Use a cotton bud to dab the vinegar and baking soda paste on the corroded areas and battery terminals. If the corrosion is too much, soak a clean cloth in vinegar and squeeze out the excess. Then, use it to rub the corrosion away.
If Battery Compartment is Separate from the Electrical Parts:
Pour the vinegar and baking soda mixture into the battery compartment. Replace the battery cover to prevent the liquid from getting out. If it’s loose, wrap a tin foil securely around the battery compartment.
Now, shake the flashlight to dislodge all the corrosion residue inside. Remove the battery cap/tin foil carefully and dispose of the paste. If the corrosion still remains, pour a little white vinegar and use a small brush to scrub. You can also use an old toothbrush or wire brush.
In both cases, if the battery didn’t come out before, it should be loosened enough to be removed now. Tap the flashlight torch lightly or push it with a wooden rod to get it out.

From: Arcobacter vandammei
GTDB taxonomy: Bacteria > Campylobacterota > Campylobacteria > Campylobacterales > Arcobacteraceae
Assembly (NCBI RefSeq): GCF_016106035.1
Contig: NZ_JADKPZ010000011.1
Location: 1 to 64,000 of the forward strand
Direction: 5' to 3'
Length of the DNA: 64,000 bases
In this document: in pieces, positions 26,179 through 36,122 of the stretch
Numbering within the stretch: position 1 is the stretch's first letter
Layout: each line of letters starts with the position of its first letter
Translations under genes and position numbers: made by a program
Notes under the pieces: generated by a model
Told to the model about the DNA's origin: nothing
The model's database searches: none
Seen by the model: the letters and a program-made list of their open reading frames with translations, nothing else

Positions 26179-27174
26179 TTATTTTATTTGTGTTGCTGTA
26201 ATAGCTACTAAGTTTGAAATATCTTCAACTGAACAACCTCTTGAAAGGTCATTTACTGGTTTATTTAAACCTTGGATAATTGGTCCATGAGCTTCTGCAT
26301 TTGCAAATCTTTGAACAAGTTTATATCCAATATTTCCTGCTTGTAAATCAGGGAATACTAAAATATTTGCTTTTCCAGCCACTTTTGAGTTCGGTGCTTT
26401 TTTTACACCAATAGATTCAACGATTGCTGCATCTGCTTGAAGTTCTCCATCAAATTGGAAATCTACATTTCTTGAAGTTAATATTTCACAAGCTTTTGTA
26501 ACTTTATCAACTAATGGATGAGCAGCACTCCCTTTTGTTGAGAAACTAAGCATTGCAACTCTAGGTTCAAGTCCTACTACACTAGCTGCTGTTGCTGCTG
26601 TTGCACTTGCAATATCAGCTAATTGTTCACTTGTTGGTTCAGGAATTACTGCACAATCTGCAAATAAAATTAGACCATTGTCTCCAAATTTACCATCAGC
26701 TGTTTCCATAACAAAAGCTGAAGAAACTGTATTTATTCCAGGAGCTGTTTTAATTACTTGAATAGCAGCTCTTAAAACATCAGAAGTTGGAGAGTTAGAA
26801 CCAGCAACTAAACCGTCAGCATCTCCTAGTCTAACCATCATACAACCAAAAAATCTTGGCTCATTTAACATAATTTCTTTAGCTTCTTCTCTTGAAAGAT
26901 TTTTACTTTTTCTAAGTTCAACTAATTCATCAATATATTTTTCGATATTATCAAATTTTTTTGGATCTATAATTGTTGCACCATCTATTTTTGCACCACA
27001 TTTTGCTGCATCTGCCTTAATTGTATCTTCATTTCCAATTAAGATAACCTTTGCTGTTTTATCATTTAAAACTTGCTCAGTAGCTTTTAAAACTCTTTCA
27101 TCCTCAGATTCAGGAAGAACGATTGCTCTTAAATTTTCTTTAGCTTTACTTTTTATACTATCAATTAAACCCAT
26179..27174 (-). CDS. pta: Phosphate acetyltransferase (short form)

Step 5: Dry the Flashlight
Once done, soak a clean cloth in water and clean the battery holder with it. Then, use a hair dryer or towel to dry everything. Put the flashlight in an airy place to dry it further.
All in all, removing the corroded battery from the flashlight is simple. Just follow these 5 steps:
- Access the battery
- Remove the battery
- Make vinegar and baking soda paste
- Clean the corrosion
- Dry the flashlight
However, make sure to wear protective gear to avoid chemical burns and other injuries. Do this process in a well-lit and ventilated area too. Good luck!